The Week in Soil

The WWF, The Rivers Trust and The Angling Trusts have published a report telling the government they need to invest £10 million a year to protect England's soils and ensure future food security.

Could mob grazing – whereby fields are given more time to rest and are not grazed as hard – enable livestock farmers to enhance their soil health cheaply, without having to drastically alter their systems. 

"Seeding Soil’s Potential," is the first ever position paper report by – you guessed it, Wrangler Jeans, who have examined the economic and environmental value of building healthier soil.

A satellite launched into space this week will measure soil moisture and crops for food security and precision farming purposes – and the majority of information it collects will be freely available to anyone in the world.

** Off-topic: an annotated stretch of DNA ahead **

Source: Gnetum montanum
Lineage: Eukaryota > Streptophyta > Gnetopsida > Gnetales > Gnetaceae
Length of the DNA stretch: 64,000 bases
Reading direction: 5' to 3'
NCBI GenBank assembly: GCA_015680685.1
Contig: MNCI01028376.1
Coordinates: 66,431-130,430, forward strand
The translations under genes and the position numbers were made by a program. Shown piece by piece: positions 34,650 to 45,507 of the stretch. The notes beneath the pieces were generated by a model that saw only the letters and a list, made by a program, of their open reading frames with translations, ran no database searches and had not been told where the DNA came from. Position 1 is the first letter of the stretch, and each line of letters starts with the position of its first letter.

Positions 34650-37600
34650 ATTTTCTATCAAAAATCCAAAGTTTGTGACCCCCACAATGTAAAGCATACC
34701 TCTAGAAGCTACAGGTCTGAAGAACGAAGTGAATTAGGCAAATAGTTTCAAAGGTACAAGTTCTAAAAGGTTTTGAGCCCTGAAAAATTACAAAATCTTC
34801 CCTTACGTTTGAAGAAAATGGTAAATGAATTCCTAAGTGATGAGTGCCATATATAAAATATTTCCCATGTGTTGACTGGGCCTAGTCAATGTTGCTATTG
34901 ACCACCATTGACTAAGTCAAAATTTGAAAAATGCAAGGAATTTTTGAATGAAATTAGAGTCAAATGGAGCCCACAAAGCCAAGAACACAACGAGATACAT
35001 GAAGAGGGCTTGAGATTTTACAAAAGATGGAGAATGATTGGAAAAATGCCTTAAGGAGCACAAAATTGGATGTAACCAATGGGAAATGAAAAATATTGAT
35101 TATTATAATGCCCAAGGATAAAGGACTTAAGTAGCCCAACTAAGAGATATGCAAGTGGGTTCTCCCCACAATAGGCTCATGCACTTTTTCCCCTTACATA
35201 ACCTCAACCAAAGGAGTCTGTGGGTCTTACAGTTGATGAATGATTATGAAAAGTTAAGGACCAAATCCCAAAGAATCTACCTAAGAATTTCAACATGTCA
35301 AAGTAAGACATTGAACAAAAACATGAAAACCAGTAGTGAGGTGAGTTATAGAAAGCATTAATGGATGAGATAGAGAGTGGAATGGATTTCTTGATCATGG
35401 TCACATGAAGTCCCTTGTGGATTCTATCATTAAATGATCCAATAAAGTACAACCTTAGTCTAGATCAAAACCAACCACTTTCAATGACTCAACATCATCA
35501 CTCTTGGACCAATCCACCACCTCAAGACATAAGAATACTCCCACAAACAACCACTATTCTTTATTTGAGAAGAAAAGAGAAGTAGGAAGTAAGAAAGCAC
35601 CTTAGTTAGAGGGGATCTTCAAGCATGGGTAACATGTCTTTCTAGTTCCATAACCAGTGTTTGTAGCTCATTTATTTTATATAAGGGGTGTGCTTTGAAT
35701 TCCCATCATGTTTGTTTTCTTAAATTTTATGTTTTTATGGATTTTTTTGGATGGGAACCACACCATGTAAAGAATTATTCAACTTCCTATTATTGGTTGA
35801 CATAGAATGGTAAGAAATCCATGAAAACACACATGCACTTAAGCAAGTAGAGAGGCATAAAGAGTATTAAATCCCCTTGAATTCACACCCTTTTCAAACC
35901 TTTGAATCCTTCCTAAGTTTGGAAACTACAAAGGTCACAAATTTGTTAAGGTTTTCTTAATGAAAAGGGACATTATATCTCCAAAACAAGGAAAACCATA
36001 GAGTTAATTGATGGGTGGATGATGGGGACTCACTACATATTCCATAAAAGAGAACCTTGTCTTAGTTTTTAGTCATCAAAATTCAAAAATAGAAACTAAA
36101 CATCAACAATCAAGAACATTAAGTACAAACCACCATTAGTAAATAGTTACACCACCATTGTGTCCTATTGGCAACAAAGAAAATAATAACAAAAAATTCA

And going the other direction, NASA and the European Space Agency this week signed a statement of intent to explore the various ways in which Martian soil samples might be collected and delivered back to Earth. 

“You don’t grow plants, you grow the soil. You build the soil, and as a bonus you get good plants,” – that according to one of the gardeners from an innovative community forest garden and permaculture demonstration space in Bedford Fields, Leeds.

Arid and semi-arid regions around the world store approximately 27% of all soil organic carbon, playing an important role in the global carbon cycle – afforestation could dramatically increase this rate, according to new Chinese research.

Homes in developing countries could be built from “Supermud” a strong and environmentally-friendly construction material made by adding alkaline chemicals similar to those found in household cleaning products to soil.